Russell Westbrook is a Most Valuable Player Award winner. He is regularly an All-Star (nine times in 12 seasons) and will almost assuredly be a first-ballot Hall of Famer when his career ends. He has led the league in scoring twice and once scored 43 points in an N.B.A. finals game. He just turned 32 last month and if all goes well, he should have several All-Star seasons left in him.
It is a basketball résumé that many players dream of but only a tiny handful attain.
So why is Westbrook, who was traded this week from Houston to the Washington Wizards for John Wall and a draft pick, about to be on his third team in three years? This is virtually unheard-of for a former M.V.P. It happened to Derrick Rose (the 2011 M.V.P.) too, but his on-court productivity was seriously hampered by injuries. Shaquille O’Neal (2000) and Moses Malone (the M.V.P. in 1979, 1982 and 1983) also played on three different teams in three years, but it was in the waning years of their careers, not at their heights.
Westbrook, still in his prime and remarkably durable, is one of the most divisive N.B.A. stars in recent decades, even more so after last season’s up-and-down year with the Rockets. He is the latest in a long line of stars where analysts and fans have questioned whether his style of play is conducive to winning a championship, much like Allen Iverson (who won the M.V.P. in 2001).
Westbrook’s traditional statistics and accolades are eye-popping. But as statistics have evolved in recent years, some of the advanced numbers have not been friendly to him. Perhaps no star player has been more of a lightning rod than Westbrook. Is he a bona fide superstar? Or does he accumulate stats at the expense of wins and his teammates? Sure, his counting stats (typically referring to points, rebounds and assists) are elite. But why isn’t that reflected in advanced analytics?
Here is a look at some of those numbers and the debates surrounding them.
The Oklahoma City Triple-Doubles
2016-2017: 31.6 points, 10.7 rebounds, 10.4 assists; 42 triple-doubles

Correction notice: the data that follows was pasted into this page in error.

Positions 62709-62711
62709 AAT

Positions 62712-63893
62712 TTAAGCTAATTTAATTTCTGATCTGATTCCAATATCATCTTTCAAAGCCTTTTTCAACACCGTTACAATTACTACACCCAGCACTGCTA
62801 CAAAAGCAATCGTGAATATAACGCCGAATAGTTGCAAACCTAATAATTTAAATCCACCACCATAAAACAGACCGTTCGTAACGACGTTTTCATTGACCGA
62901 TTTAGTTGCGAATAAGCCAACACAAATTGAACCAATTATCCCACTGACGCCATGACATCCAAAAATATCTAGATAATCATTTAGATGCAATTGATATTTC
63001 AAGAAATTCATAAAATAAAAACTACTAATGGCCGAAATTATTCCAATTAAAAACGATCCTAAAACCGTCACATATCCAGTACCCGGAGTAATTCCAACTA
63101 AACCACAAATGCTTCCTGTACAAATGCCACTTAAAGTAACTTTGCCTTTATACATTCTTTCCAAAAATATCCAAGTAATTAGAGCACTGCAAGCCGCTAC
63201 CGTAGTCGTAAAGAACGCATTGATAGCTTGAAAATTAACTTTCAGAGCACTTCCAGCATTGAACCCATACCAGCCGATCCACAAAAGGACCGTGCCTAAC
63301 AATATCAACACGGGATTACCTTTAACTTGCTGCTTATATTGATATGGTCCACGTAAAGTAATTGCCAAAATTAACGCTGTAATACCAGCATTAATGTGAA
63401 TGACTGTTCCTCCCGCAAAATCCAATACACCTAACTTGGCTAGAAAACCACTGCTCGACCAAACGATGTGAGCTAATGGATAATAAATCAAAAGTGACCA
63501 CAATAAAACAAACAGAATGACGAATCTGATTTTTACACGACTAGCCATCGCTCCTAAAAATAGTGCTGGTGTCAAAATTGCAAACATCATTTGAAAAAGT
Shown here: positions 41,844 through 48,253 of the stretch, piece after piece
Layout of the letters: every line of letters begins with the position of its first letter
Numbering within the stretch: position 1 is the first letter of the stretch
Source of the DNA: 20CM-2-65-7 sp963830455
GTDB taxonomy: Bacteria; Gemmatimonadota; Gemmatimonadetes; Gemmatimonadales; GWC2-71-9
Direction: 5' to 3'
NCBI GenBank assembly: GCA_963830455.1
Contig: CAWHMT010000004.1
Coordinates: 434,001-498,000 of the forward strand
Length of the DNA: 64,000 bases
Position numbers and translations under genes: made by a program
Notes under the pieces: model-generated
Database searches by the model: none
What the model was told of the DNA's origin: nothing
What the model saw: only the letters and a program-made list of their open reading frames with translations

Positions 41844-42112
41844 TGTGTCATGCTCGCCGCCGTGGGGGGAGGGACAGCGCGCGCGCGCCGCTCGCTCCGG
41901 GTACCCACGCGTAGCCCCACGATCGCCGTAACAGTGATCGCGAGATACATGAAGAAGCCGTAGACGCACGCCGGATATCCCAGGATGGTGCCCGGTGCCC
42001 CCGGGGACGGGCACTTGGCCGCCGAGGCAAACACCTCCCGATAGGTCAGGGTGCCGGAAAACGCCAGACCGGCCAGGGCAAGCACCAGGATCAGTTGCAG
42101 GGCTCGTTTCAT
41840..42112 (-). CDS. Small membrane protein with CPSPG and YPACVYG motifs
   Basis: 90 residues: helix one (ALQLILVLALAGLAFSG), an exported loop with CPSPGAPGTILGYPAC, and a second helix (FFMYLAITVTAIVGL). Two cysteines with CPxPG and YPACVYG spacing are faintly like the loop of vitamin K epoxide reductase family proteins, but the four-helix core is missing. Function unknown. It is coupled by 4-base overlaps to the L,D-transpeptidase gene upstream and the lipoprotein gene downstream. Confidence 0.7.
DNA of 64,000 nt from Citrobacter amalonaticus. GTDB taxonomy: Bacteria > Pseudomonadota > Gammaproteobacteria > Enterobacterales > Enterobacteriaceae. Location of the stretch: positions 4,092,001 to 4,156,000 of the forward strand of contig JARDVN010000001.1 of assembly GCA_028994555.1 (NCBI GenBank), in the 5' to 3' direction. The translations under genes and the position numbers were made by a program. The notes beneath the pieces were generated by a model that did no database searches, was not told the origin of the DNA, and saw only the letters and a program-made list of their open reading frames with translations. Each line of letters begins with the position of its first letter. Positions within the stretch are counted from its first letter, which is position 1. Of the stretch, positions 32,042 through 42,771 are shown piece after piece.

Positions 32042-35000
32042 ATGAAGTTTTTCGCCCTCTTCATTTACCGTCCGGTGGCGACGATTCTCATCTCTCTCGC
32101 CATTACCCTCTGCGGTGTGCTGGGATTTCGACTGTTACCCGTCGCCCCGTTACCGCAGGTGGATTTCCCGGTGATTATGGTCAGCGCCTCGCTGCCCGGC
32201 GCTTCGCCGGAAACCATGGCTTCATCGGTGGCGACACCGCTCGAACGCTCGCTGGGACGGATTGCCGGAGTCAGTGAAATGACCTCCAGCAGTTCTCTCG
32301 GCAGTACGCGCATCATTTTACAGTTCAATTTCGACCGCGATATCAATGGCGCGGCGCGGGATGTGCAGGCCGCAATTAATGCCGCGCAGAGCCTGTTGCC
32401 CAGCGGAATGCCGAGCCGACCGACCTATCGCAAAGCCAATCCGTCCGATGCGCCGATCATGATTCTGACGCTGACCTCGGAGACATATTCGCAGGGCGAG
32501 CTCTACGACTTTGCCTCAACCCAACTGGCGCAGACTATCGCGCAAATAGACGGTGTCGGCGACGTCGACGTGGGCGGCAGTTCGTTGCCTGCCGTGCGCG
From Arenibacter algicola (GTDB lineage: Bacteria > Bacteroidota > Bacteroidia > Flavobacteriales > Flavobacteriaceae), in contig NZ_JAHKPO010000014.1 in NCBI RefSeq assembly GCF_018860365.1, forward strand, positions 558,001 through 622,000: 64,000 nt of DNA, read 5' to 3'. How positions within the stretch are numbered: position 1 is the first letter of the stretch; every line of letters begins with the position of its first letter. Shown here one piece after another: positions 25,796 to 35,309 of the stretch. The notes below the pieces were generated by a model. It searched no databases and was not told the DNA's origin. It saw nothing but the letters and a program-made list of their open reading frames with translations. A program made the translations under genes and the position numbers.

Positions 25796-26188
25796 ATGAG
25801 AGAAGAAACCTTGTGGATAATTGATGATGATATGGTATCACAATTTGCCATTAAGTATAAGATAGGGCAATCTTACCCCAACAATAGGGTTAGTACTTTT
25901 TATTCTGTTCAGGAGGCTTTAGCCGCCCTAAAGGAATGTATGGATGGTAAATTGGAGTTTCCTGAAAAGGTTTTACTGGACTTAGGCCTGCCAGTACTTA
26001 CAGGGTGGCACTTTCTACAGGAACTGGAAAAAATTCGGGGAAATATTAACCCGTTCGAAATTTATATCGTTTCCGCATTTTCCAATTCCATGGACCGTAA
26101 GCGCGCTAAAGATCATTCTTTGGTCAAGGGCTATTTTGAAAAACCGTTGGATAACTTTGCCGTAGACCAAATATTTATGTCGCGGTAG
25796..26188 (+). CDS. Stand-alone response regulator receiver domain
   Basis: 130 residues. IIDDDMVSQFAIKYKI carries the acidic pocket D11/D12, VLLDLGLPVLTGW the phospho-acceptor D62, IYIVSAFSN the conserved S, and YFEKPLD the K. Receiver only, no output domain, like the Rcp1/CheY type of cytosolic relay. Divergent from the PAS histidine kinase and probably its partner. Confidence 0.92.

2017-2018: 25.4 points, 10.1 rebounds, 10.3 assists; 25 triple-doubles
2018-2019: 22.9 points, 11.1 rebounds, 10.7 assists; 34 triple-doubles
No statistic is more commonly associated with Westbrook than triple-doubles (games in which a player reaches double digits in three categories; typically points, rebounds and assists).
When a player has one of these, it is considered a noteworthy accomplishment. That Westbrook averaged a triple-double for the entire 2016-17 season was remarkable, given that the only other player to accomplish the feat in N.B.A. history was Oscar Robertson of the Cincinnati Royals, who did it in 1961-62. After matching Robertson’s feat, Westbrook put an exclamation point on the accomplishment by doing it in each of the next two seasons as well.
That three-season stretch with the Thunder is — on paper — one of the greatest runs by a player in N.B.A. history. People assumed Robertson’s accomplishment would be impossible to match in the modern game, but Westbrook made it look easy.
Critics contended that the scheme that Coach Billy Donovan employed, which called for Westbrook’s teammates to give up rebounds for Westbrook, inflated Westbrook’s numbers. Westbrook was accused of being a “stat-padder” who chased triple-doubles over wins. The critics pointed to the Thunder being eliminated in the first round of the playoffs in all three seasons in which Westbrook averaged a triple-double as evidence. They have also noted that the triple-double is an arbitrary statistic: Someone could score 35 points, grab 9 rebounds and have 19 assists and it would not be considered a triple-double.
Do The Critics Have A Point?
It is actually more complicated than that, at least from a numbers perspective.
During the regular season, the Thunder had a significantly higher winning percentage when Westbrook attained a triple-double than when he did not.
Team’s Record When Westbrook Gets a Triple-Double
2016-17 Thunder: 33-9; .785 win percentage
2017-18 Thunder: 20-5; .800
2018-19 Thunder: 23-11; .676
2019-20 Rockets: 5-3; .625 win percentage